Barcelona's carrer Marina boulevard has this Saturday become a huge call for the release of the imprisoned pro-independence social and political leaders. Hundreds of thousands of people have responded to the call from ANC (Catalan National Assembly) and Òmnium Cultural, who, in the face of the exceptional events of recent weeks, wanted to give an exceptional response. At the head of the march, two large banners reading "release political prisoners" and "we're a Republic".
Up to 750,000 people, according to Barcelona's Urban Guard, have filled more than 3 kilometres (almost 2 miles) of one of the arteries of the Catalan capital. Almost a thousand coaches have descended on the city from all over Catalonia.
At the head of the demonstration, a "front row of honour" was dedicated to the family members of the presidents of ANC and Òmnium and the members of the Catalan government in prison and in exile in Brussels. They climbed onto the stage set up at one end of the street, received with shouts of "freedom" by the hundreds of thousands of attendees.
The route started at the intersection of carrer Marina and carrer Pujades and went some five blocks towards the sea to the intersection with avinguda Icària, where a stage had been set up for the speeches. But the attendance far exceeded the plan: the tail reached the Sagrada Família, a dozen blocks back from carrer Pujades. The organisers had baptised it as the "National Day for Liberty", aiming for the same level of attendance and international impact as the yearly celebrations for Catalonia's 11th September National Day. As well as calling for the release of the prisoners, they also wanted to show their opposition to the application of article 155 of the Spanish Constitution and the intervention in Catalan autonomy.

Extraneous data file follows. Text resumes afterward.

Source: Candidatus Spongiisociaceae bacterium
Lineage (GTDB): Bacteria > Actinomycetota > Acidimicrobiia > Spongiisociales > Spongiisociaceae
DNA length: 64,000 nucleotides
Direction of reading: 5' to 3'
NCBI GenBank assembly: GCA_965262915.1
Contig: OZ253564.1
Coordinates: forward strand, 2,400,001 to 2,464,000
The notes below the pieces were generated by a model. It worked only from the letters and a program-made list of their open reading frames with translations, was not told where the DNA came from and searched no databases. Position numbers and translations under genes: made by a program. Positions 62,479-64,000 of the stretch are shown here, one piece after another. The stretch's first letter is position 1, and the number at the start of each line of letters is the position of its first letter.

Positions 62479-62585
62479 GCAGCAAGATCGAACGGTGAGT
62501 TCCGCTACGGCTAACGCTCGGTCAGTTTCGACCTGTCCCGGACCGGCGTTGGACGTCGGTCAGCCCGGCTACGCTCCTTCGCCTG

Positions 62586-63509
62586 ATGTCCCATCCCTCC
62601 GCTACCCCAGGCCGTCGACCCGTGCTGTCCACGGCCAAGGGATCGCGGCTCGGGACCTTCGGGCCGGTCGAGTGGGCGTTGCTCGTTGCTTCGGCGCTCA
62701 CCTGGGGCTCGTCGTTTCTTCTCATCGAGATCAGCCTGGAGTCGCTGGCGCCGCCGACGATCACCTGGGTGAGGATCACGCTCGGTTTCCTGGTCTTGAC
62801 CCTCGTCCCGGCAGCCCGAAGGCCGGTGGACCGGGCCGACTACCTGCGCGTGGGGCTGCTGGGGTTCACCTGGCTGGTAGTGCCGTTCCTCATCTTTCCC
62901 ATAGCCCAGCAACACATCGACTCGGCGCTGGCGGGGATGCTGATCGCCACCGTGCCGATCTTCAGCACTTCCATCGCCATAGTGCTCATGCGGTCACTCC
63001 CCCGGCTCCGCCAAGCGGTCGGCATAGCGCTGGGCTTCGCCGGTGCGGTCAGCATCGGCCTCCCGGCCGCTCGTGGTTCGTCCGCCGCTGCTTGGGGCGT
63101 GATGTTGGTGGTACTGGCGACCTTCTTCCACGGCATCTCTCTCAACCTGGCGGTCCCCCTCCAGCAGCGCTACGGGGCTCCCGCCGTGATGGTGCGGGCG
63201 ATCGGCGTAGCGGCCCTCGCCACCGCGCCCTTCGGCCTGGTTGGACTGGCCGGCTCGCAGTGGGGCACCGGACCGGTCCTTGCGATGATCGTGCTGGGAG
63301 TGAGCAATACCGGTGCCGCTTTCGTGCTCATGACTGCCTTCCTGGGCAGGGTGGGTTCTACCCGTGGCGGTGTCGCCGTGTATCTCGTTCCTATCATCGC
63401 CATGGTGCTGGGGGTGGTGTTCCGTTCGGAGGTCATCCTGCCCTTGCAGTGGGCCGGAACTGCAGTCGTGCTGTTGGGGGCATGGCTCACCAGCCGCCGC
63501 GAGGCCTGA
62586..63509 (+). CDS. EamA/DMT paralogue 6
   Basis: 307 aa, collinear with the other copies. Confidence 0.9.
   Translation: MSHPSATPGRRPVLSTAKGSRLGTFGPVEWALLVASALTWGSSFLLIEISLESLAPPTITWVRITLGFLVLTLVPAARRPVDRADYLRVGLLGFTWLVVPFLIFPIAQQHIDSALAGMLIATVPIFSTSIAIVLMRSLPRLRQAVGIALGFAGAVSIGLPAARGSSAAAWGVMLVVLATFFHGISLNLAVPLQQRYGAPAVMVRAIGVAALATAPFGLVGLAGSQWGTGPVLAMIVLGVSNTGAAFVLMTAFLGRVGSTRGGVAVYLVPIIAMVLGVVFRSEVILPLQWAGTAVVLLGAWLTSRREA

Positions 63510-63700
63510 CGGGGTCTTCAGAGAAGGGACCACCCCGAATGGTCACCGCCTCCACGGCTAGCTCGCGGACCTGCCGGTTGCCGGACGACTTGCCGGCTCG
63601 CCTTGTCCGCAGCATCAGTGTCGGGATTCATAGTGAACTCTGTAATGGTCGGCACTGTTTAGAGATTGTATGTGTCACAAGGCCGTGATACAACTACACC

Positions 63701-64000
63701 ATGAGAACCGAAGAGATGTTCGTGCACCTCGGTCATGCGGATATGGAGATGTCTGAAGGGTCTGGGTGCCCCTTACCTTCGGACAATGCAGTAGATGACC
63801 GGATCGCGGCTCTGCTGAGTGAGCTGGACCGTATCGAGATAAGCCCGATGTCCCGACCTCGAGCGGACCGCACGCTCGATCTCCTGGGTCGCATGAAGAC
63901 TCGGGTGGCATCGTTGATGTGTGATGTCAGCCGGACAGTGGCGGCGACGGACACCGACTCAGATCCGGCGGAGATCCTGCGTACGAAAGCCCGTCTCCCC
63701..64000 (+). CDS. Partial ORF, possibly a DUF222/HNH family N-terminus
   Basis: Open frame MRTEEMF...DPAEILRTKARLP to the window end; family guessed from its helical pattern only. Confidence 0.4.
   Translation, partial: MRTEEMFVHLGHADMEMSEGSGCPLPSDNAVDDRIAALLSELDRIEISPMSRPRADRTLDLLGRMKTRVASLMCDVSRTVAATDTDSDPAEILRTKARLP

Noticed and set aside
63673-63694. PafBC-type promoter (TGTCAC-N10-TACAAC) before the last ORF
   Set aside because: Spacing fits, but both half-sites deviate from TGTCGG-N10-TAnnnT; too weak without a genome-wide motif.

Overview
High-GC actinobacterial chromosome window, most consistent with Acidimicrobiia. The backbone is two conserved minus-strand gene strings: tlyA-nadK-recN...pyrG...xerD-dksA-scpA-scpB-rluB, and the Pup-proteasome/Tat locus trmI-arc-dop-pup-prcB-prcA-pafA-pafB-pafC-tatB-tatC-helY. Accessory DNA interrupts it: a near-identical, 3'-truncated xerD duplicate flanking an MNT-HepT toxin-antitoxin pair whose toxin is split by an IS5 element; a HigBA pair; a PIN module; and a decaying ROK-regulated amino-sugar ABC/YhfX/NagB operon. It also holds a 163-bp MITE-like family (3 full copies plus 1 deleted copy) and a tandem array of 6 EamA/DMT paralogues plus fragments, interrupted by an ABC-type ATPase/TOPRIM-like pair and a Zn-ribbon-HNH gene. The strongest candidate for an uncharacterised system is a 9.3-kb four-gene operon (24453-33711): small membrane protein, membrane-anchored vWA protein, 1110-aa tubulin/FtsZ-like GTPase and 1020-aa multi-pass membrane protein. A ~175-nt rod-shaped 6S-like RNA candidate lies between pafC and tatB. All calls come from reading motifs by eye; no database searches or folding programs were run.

Behind the family members came political and civil leaders. Carme Forcadell, speaker of the Catalan Parliament, did not attend at her lawyer's recommendation. The whole sovereignty movement was represented, including the pro-independence political parties, from PDeCAT (Catalan European Democratic Party), ERC (Catalan Republican Left) and CUP (Popular Unity Candidacy) to Catalunya en Comú (Catalonia in Common). In the absence of president Puigdemont, the highest-ranking official was the mayor of Barcelona, Ada Colau. There were also figures from other areas of Spain, like the president of EAJ (Basque Nationalist Party), Andoni Ortuzar.
Letters from the prisoners
From their prisons in Madrid, the Catalan vice-presidents, ministers and the presidents of ANC and Òmnium sent letters which were read out by their children, partners, cousins, colleagues and family. Minister Joaquim Forn said that "now isn't the time for differences", but the moment for unity. "Peace, democracy and freedom are the values which give strength to the people of Catalonia," he added. Ministers Meritxell Borràs and Dolors Bassa, in a joint letter, gave their thanks for the "hundreds" of letters that arrive daily at their prison in Alcalá-Meco: "our physical distance doesn't prevent us from feeling you close by".